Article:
Budapest, Hungary – Audi Hungary is about to cut more than 1,000 jobs in its factory in Győr, local media reported last week, citing sources from within the company.
After cutting some 300 jobs since April, Audi Hungaria, the biggest company in the country and jewel of its flagship automotive industry, is about to lay off 1,200 employees, or 10% of its workforce employed in the north-western city of Győr.
According to the car-maker’s management, the lay-offs should occur progressively by pushing senior employees into early retirement and not renewing part-time or fixed-term contracts.
As analysts point out, this is a worrying sign for the Hungarian economy, although still one of the fastest-growing in the EU, and one of the first tangible impacts of the slowdown of the German economy, Hungary’s main trading partner.
According to some estimates, the Hungarian car industry accounts for roughly a third of industrial output and one fifth of exports. Audi Hungary alone, which is believed to represent nearly 2% of national GDP by itself, is the backbone of Győr’s regional economy. Taking into account the Audi plant as well as affiliated businesses and subcontractors, some 30,000 in the city are estimated to work in the automobile industry – or roughly half of the working-age population.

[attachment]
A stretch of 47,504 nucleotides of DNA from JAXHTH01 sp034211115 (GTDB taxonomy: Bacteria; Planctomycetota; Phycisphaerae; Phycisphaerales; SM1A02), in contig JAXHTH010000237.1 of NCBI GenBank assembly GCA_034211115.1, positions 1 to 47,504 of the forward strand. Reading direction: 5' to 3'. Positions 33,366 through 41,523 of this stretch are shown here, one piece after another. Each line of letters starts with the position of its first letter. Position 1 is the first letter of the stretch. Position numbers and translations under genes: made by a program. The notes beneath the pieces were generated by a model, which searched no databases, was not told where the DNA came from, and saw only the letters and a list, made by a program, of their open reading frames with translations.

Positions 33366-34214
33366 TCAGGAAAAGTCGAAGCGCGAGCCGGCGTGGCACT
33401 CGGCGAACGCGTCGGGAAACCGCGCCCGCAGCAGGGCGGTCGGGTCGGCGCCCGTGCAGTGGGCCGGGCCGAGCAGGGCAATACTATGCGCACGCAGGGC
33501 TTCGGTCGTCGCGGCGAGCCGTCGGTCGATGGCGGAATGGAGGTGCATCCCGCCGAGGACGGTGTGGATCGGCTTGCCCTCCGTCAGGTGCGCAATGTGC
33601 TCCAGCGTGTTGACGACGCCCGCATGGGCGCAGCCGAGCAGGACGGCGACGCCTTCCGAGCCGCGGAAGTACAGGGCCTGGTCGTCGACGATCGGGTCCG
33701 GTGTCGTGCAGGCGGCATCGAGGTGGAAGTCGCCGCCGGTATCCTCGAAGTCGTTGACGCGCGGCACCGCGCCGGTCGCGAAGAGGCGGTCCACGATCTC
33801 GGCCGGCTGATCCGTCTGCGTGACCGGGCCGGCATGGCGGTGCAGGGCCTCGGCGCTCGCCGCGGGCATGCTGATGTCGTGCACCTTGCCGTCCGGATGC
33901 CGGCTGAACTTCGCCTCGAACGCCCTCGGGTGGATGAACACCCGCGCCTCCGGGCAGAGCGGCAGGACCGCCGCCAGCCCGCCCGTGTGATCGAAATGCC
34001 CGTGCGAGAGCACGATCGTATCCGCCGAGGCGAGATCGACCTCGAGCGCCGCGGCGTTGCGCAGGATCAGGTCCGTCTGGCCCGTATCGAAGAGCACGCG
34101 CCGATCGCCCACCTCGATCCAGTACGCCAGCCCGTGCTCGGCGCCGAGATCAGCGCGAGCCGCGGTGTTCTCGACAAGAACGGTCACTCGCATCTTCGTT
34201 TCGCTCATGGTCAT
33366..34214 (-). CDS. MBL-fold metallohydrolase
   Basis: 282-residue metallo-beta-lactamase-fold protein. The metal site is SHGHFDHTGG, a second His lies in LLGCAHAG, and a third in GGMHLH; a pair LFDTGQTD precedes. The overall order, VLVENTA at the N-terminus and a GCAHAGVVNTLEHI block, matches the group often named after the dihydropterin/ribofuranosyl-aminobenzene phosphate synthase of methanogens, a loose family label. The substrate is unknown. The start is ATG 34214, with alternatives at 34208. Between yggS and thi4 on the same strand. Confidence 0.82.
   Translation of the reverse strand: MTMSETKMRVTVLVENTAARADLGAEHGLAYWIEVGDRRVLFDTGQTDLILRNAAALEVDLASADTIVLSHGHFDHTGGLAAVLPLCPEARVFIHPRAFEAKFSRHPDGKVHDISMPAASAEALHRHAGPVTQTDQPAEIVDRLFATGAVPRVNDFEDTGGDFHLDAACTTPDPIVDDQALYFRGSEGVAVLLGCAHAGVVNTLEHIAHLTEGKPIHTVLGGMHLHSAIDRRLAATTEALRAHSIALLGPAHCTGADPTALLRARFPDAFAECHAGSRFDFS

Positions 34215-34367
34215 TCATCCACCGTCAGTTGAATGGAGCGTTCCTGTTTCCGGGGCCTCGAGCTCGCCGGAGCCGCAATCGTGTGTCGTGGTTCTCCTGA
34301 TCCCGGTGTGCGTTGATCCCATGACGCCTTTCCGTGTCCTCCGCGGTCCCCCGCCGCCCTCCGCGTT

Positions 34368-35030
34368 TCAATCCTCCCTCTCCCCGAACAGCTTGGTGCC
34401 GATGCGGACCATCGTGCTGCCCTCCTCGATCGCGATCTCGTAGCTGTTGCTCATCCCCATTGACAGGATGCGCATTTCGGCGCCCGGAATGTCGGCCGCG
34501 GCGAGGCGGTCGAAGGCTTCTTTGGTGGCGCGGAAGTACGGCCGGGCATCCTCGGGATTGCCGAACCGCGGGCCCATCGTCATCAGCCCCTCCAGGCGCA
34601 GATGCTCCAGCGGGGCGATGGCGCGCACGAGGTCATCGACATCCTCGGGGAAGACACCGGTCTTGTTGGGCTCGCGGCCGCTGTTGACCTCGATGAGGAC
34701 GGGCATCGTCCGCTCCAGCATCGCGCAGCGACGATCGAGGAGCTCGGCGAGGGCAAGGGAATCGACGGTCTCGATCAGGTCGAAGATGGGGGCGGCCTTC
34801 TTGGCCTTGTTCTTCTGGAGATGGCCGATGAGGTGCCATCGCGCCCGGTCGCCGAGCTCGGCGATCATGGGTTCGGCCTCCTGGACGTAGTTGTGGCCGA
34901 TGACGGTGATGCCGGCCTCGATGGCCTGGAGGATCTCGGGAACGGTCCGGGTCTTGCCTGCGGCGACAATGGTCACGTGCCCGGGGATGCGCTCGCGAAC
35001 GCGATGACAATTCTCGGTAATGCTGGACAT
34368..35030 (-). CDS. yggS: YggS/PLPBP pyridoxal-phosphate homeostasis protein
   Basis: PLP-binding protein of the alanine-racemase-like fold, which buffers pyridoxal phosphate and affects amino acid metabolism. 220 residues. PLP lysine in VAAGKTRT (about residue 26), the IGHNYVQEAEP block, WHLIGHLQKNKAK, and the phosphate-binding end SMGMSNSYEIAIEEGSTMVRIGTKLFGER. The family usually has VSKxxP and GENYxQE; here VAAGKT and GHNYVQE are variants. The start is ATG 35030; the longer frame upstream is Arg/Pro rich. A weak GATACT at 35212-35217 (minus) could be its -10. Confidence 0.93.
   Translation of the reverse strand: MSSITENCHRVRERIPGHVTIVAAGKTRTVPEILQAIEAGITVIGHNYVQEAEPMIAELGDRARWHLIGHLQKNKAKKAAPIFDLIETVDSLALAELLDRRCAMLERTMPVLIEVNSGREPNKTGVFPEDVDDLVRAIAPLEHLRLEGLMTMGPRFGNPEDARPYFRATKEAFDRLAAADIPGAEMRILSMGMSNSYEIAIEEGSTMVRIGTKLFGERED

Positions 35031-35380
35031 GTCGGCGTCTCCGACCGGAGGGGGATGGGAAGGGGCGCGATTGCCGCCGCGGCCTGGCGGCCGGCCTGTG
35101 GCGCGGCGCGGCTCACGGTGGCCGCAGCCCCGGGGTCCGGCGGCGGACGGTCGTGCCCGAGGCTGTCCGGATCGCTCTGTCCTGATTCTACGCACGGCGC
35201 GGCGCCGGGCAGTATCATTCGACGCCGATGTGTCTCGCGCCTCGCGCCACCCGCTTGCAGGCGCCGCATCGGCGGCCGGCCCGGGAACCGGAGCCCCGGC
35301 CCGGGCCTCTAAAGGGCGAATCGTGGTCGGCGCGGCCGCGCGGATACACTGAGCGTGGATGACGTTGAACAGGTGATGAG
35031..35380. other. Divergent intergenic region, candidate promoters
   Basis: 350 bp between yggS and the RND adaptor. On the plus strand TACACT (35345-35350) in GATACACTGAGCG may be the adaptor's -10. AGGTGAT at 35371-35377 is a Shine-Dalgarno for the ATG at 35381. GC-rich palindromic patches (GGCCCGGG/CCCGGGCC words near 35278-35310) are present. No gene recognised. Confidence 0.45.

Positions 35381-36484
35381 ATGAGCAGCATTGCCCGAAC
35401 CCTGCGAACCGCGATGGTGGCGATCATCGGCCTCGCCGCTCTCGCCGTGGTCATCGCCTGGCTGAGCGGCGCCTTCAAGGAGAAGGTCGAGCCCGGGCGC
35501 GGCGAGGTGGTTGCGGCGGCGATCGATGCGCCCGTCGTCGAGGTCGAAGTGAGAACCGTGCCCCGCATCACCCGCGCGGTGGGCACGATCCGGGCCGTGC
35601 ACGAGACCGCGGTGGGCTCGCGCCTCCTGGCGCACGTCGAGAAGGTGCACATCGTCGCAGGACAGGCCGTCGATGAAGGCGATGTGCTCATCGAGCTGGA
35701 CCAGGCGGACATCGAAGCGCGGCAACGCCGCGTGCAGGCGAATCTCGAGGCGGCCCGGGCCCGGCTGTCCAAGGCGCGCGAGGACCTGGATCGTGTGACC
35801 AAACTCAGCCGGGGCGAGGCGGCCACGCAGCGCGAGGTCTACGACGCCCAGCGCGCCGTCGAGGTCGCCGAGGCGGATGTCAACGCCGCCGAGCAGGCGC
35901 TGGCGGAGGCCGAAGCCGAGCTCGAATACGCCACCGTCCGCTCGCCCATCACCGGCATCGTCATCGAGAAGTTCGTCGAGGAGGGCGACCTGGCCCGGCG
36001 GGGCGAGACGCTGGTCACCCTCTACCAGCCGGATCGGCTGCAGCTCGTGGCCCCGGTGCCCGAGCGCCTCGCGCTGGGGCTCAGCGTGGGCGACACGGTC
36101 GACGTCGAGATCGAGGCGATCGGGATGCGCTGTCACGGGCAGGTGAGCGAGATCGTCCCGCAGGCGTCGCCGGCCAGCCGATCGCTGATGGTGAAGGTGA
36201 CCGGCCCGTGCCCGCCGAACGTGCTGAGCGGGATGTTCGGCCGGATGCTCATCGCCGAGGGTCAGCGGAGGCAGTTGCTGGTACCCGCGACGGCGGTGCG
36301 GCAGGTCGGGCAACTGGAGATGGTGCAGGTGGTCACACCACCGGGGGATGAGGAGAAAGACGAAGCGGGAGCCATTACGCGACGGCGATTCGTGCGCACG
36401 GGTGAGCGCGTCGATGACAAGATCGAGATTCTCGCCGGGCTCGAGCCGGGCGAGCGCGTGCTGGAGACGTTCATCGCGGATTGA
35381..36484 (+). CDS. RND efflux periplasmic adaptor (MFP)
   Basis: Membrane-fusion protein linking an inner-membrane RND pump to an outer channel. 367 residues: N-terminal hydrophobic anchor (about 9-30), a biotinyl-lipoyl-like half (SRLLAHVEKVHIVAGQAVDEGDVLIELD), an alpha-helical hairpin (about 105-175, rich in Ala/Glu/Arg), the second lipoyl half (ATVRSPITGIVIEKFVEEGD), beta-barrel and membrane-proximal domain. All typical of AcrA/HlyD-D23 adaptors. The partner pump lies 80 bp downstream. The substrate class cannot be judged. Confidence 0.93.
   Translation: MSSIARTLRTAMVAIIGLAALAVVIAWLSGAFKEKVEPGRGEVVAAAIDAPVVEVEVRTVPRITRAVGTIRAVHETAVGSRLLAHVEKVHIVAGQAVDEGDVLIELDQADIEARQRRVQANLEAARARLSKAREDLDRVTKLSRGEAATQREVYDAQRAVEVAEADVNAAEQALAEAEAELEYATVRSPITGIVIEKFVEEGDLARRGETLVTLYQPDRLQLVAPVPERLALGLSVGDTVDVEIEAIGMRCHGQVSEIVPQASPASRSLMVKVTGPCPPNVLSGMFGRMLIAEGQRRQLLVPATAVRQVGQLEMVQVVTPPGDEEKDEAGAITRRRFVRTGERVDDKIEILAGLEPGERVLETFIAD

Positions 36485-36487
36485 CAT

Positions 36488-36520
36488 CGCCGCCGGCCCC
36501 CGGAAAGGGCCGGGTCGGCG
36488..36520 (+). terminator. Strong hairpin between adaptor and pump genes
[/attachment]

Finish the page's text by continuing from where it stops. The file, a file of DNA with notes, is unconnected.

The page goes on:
These job cuts might also be a consequence of the industry’s shift to cleaner and low-emission vehicles, as the production of electric engines requires less personnel in the assembly line, some reports pointed out.
This announcement, which comes a few months after a rare strike at the Audi Hungaria plant in Győr that resulted in an unprecedented wage increase, will add more grist to the mill of commentators who argue that Hungary’s, and Central Europe as a whole, economic development model is running out of steam due, in part, to growing labour costs and the economic slowdown of its main economic partners in Western Europe.
The recent lay-offs at Audi Hungaria’s might signal a wider shift in the Volkswagen group’s strategy and footprint in Central Europe. Earlier this year, the German car-maker also announced job cuts in neighbouring Slovakia for the first time in a decade.